Extended Edition onlyEdit

  • Peter Corrigan as Otho
  • Lori Dungley as Mrs. Bracegirdle
  • Norman Forsey as Gaffer Gamgee
  • William Johnson as Old Noakes
  • Elizabeth Moody as Lobelia
  • Brian Sergent as Ted Sandyman
  • Kate O'Rourke and Thomas McGinty as Hero Orcs, Goblins, Uruks & Ringwraiths

UncreditedEdit

Elven LeadersEdit

  • Michael Elsworth as Cirdan
  • Dwarf LordsEdit
  • Rich Mayberry
  • Gino Acevedo
  • 5 unknowns

HobbitsEdit

  • Betty Adams
  • Timothy Bartlett as Robin Smallburrow
  • Bob Blackwell
  • Norman Cates as Fredegar Bolger (Decipher Card)
  • John Christophers
  • Taea Hartwell as Cute Hobbit Child
  • Jill Jackson
  • Jeff Kingsford as Party Hobbit
  • Bernie Lord
  • Liz Merton as Hobbit Band Member
  • Tom Walsh as Fredegar Bolger
  • Many unknowns

Men of BreeEdit

  • Peter Jackson as Albert Dreary
  • Bruce Parkes
  • Chris Ryan

SymbolismEdit

There are great amounts of symbolism in Peter Jackson's rendition of the trilogy. In particular was a scene during Bilbo's Birthday Party that shows this. Before the party was entirely ready, Bilbo and Gandalf stood on the edge of a path next to Bag End gazing at the party tree and the cheers of the hobbits. Both are smoking pipes, so Bilbo puffs out a rather circular shape of smoke. When Gandalf released the smoke, he designs a ship that sails through the circle Bilbo created.

While controversial, this event is to some a foretelling of the end of the third movie when Frodo and the other Ring-Bearers go on Cirdan's ship and depart from the Grey Haven's to the Undying Lands. The ship being the ship Frodo boards, and the circle being the sea, or possibly the sun. However, this is only something to consider, though it is still a fine example of Peter Jackson's artistic directing. This particular scene, although included in the film, is not found in Tolkien’s written trilogy. Peter Jackson borrowed this scene from The Hobbit, showing his familiarity with Tolkien's work as a whole.

Comparison with the source materialEdit

ProductionEdit

Filming locationsEdit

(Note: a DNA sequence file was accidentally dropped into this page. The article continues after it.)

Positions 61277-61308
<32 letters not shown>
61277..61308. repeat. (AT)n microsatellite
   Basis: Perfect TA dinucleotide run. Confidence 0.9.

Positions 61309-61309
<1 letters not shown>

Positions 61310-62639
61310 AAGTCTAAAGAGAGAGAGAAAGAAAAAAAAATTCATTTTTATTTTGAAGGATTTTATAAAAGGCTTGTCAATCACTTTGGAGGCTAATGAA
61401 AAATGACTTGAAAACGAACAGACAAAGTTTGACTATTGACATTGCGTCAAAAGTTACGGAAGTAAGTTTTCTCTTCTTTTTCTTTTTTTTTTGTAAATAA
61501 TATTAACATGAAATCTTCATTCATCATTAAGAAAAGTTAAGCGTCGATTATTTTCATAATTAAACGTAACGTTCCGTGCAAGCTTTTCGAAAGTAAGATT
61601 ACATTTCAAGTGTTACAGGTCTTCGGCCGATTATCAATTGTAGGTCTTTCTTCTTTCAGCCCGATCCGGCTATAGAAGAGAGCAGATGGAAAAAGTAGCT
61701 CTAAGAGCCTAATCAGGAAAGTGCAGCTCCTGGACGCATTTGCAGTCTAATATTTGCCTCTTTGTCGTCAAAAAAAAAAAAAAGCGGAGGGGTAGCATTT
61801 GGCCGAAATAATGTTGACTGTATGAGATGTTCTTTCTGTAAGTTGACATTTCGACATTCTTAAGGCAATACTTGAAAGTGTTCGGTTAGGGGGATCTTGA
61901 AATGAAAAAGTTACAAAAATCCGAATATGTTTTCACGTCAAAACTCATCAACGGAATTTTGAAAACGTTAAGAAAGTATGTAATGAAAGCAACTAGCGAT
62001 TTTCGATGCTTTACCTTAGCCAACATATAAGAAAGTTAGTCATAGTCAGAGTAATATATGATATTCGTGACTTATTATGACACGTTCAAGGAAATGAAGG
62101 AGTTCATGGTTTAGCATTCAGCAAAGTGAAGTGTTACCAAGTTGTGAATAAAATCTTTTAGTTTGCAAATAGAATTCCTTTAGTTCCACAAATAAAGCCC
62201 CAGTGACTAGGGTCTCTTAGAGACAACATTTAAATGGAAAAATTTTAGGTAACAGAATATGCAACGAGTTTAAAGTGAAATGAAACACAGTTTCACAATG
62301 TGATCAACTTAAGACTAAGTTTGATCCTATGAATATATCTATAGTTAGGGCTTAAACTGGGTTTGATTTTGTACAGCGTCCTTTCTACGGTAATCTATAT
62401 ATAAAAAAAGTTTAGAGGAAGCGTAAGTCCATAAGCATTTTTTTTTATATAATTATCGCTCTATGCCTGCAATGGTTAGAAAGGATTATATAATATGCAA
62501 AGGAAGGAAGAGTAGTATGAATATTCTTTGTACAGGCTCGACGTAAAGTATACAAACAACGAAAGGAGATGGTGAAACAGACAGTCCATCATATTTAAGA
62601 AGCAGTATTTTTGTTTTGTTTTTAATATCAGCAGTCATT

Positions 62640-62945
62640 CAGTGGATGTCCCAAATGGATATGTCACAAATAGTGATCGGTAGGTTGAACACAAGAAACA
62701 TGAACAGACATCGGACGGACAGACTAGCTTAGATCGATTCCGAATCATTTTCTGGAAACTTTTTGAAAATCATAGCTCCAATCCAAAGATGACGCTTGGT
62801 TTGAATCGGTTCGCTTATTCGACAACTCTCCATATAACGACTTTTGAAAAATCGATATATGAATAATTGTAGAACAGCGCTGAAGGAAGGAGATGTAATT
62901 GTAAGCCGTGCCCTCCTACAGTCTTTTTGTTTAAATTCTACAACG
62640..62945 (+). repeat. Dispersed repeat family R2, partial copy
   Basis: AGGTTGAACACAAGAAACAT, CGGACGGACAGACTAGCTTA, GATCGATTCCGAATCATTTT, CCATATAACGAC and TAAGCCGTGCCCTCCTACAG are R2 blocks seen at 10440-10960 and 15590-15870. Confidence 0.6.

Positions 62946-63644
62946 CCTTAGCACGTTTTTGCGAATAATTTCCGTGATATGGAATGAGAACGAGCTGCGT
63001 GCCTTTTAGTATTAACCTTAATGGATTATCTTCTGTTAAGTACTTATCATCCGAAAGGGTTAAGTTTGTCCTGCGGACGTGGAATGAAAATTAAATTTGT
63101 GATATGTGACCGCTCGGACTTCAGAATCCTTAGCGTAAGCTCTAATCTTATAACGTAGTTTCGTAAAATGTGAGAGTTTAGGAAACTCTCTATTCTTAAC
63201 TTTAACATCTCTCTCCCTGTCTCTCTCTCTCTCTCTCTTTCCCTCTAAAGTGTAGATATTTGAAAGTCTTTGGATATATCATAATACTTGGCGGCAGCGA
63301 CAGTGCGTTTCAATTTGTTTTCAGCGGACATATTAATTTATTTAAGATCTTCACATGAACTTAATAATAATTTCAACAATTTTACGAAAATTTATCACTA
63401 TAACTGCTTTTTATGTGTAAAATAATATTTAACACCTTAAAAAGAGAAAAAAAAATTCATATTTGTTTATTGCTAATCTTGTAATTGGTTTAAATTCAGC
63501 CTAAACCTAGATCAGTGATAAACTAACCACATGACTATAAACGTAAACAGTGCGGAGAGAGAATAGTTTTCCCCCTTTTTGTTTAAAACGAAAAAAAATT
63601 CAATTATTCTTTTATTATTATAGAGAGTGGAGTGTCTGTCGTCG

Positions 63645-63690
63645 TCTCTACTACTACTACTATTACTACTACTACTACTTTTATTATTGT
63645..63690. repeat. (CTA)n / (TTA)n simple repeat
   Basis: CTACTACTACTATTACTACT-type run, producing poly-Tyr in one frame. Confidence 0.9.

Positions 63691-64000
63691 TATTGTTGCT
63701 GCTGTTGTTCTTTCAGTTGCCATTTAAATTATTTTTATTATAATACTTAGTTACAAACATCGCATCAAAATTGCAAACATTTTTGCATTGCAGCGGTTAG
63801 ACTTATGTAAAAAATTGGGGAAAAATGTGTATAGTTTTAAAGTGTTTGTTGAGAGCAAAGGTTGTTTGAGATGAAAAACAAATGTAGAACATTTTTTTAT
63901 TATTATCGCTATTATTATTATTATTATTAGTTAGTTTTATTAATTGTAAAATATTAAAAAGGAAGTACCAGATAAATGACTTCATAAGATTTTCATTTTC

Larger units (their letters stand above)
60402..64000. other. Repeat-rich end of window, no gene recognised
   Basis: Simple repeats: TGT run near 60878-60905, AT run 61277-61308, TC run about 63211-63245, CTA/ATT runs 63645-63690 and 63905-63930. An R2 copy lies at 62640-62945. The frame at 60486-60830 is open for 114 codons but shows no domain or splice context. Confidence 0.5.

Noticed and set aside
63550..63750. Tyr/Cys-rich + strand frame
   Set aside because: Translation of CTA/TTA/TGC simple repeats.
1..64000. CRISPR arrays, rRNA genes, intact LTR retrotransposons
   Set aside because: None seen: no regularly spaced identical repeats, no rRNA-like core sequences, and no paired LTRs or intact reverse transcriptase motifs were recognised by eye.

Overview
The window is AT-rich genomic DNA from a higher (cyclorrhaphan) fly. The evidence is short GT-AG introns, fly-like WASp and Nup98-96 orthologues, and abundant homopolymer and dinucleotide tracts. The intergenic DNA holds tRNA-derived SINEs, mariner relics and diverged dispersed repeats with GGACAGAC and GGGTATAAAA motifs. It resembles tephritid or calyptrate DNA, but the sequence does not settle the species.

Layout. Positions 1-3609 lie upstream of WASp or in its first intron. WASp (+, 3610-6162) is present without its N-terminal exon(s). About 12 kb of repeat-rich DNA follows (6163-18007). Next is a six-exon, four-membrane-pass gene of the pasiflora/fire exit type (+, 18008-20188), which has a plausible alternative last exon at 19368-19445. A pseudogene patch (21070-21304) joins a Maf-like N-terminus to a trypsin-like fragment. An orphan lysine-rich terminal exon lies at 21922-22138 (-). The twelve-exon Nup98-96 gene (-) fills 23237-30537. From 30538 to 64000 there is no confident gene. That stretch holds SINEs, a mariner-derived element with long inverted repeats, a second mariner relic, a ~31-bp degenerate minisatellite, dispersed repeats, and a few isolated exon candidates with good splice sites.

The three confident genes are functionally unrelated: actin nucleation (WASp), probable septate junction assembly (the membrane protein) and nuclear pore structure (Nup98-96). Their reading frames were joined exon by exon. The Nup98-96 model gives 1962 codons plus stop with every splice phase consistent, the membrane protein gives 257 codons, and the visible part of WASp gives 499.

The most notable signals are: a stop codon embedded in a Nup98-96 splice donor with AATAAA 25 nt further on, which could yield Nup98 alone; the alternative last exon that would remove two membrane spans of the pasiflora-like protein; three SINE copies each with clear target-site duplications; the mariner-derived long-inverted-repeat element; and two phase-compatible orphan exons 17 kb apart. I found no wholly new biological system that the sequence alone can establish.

Special effectsEdit

ScoreEdit

Main article: The Lord of the Rings: The Fellowship of the Ring (soundtrack)

Release and ReceptionEdit

Box officeEdit

Critical responseEdit

AccoladesEdit

Home mediaEdit

Theatrical and extended releaseEdit

The Fellowship of the Ring was released on VHS and DVD in August 2002.

In November 2002, an extended edition was released on VHS and DVD, with 30 minutes of new material, added special effects and music, plus 20 minutes of fan-club credits, totaling to 228 minutes. The DVD set included four commentaries and over three hours of supplementary material.

In August 2006, a limited edition of The Fellowship of the Ring was released on DVD. The set included both the film's theatrical and extended editions on a double-sided disc along with all-new bonus material.

Blu-ray editionEdit

The theatrical Blu-ray version of The Lord of the Rings was released in the United States in April 2010. There were two separate sets: one with digital copies and one without. The individual Blu-ray disc of The Fellowship of the Ring was released in September 2010 with the same special features as the complete trilogy release, except there was no digital copy.

The extended Blu-ray editions were released in the US in June 2011. This version has a runtime of 238 minutes (the extended editions include the names of all fan club members at the time of their release; the additional 9 minutes in the Blu-ray version are because of expanded member rolls, not any additional story material).

TranscriptEdit

GalleryEdit

FootnotesEdit

ReferencesEdit

External LinksEdit